Taste of Green tea: Taste Matters:
Aren’t you one of those who tried Green tea and gave up mainly on account of taste! Or is it your willpower that is helping you to continue with Green tea in the hope of accruing health benefits? Or maybe, you are now used to the bitter taste of Green tea.
While the awareness towards Green tea increased significantly over the past 3-4 years, the acceptance still remained at a low level due to its bitter taste.
While most people in India relate only Green Tea with health, Black orthodox tea without milk is also quite healthy, and tasty too. Black tea-based blends are more accepted in countries like the USA, Canada, etc.
The other premium variants of teas namely Oolong and White also offer better taste and health benefits. However, the awareness and consumption of Oolong and White teas are low on account of being too expensive.
What if there was a tastier option available with Green tea! There are many herbs that make the taste of Green tea truly enjoyable.
Green tea is great, but not the solution to all health needs:
Green tea has enormous health benefits. The antioxidants (catechins, mainly EGCG) protect cells against damage, and scavenge and flush out free radicals from the body. Green tea is linked with health benefits associated with weight loss, cardiac health, anti-carcinogenic, antiviral, bone density, stress, arthritis, anti-diabetes, etc.
While Green tea provides a good base for health needs, there are popular Indian herbs for specific health issues. These herbs go deeper than Green teas in addressing specific health aspects.
Thanks to the internet and various social media platforms, a large segment of society is reasonably aware of the enormous health benefits associated with ancient Indian ayurvedic herbs.
Also, they understand that most of the common herbs have no or little side effects, and any little side effects are far outweighed in relation to the potential health benefits. Simultaneously, people are becoming more and more aware of the serious side effects associated with the long-term usage of allopathic medicines.
Why Herbal Teas? Why not just the Ayurvedic medicines:
Herbal medicines in traditional form like capsules, tablets, and syrup are typically consumed with a feeling of being patient, and people stop taking these as soon as they recover from the ailment. In the form of herbal tea, provided it is reasonably tasty, people don’t mind accepting these herbal teas as part of their regular lifestyle after recovery.
Additionally, with warm/hot water as the media, the absorption of herbs in the form of herbal tea is better in the body. Also, unlike tablets and capsules, the absorption of herbs starts right from when tea goes from mouth to throat and further down in the body.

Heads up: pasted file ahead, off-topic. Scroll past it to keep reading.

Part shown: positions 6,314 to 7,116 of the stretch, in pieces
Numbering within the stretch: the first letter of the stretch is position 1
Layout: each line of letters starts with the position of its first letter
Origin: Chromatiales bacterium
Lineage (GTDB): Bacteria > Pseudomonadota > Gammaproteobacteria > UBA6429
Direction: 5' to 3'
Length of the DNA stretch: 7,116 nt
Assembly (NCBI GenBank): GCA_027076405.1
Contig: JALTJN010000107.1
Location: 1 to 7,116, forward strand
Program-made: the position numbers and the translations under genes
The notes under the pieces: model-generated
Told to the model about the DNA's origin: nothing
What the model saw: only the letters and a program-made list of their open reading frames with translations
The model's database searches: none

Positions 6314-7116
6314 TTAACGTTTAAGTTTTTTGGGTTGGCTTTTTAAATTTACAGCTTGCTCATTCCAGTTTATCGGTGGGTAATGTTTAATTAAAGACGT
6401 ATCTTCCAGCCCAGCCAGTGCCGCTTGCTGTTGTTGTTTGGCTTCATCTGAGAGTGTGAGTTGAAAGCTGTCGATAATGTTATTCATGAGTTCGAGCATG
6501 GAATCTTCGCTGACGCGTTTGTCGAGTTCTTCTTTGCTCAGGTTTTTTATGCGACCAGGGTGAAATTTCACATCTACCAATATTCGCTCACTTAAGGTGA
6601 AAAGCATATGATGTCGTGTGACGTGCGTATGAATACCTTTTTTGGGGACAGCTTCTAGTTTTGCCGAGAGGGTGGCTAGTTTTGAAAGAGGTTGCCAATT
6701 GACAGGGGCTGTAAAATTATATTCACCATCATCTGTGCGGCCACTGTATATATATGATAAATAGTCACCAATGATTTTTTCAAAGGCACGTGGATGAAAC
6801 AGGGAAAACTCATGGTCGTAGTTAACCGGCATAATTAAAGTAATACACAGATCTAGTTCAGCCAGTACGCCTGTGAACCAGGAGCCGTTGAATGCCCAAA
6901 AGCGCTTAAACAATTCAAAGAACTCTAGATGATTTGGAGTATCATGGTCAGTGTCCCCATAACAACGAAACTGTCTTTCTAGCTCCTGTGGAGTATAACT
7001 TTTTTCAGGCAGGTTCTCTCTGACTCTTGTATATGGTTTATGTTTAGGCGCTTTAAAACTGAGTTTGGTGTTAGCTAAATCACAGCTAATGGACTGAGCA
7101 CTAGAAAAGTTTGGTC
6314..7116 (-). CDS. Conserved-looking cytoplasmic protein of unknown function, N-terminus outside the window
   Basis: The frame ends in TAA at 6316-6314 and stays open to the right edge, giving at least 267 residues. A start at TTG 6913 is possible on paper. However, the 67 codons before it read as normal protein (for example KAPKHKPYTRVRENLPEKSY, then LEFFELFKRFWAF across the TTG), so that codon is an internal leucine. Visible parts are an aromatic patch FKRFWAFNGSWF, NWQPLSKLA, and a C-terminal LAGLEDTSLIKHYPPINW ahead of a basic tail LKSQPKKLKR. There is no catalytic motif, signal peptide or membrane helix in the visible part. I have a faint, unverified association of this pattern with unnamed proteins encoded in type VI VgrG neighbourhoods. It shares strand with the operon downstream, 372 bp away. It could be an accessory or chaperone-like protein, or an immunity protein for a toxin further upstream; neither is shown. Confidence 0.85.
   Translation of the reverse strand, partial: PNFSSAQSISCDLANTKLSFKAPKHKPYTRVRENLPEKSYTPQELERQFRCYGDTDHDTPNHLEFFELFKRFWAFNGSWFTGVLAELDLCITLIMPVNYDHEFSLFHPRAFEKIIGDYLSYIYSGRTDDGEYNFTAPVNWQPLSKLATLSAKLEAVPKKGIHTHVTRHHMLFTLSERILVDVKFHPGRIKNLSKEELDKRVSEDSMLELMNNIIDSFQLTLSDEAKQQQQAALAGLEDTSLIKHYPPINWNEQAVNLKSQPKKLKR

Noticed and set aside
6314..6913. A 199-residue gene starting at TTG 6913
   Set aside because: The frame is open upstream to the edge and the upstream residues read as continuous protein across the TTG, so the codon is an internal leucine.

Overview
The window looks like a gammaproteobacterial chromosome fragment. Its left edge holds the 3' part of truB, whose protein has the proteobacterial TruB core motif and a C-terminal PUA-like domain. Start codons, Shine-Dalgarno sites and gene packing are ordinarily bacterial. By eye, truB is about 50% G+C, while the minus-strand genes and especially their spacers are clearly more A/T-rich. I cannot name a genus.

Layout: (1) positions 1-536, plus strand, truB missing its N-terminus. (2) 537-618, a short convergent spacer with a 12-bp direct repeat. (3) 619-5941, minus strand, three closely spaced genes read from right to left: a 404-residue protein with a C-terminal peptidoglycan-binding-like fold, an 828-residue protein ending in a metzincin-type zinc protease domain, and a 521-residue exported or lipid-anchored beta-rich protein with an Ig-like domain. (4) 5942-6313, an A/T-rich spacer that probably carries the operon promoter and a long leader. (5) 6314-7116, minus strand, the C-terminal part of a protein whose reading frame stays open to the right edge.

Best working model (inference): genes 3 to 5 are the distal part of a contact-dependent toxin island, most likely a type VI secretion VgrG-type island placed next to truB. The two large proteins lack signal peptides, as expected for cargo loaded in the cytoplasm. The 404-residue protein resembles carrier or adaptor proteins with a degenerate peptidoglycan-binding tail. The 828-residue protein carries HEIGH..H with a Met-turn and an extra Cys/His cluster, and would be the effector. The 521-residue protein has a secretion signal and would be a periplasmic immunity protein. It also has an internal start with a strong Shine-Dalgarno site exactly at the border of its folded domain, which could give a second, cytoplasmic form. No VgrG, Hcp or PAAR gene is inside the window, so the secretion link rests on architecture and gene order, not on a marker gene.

Categories of Herbal Teas:
The herbal teas can be divided into two segments:
- The wellness segment covers basic health themes like detoxification, immunity system, slimming, relaxation, refreshing, digestion, metabolism, etc.
- The illness segment covers chronic issues like diabetes, high BP, Uric acid, Joint Pain, Acidity, Blood purification, Thyroid, Cancer, etc.
As part of their first introduction to herbal teas, most people look for tea for detoxification and slimming. While Oolong tea and Garcinia Cambogia are directly associated with weight reduction, detoxification is a generic concept for various body parts, leading to the usage of a wide range of herbs. There are different herbs for the detoxification of different body organs. Detox teas currently available in the market vary a lot in terms of their formulation.
As people graduate to the next level, they look for teas for their specific health needs. This segment is still taking up a shape.
Herbal Tea Formulation Process:
The tea industry experimented with herbs by blending one or two basic herbs like Tulsi, Mint, Lemongrass, Chamomile, Ginger, etc with Green tea.
A new set of entrepreneurs studied established ayurvedic formulations and modified the same to replace bitter-tasting ingredients with additional suitable herbs. Formulations are often tweaked versions of competitor’s formulations in the market.
Human psychology also plays a role as people tend to get more convinced about the efficacy of the blend by the number of herbs used in the formulation. Blending 10-20 herbs in a formulation has become a common practice.
Not all herbs are water-soluble. Certain herbs are alcohol soluble. Herbal tea formulation makers often don’t consider this factor while making new formulations.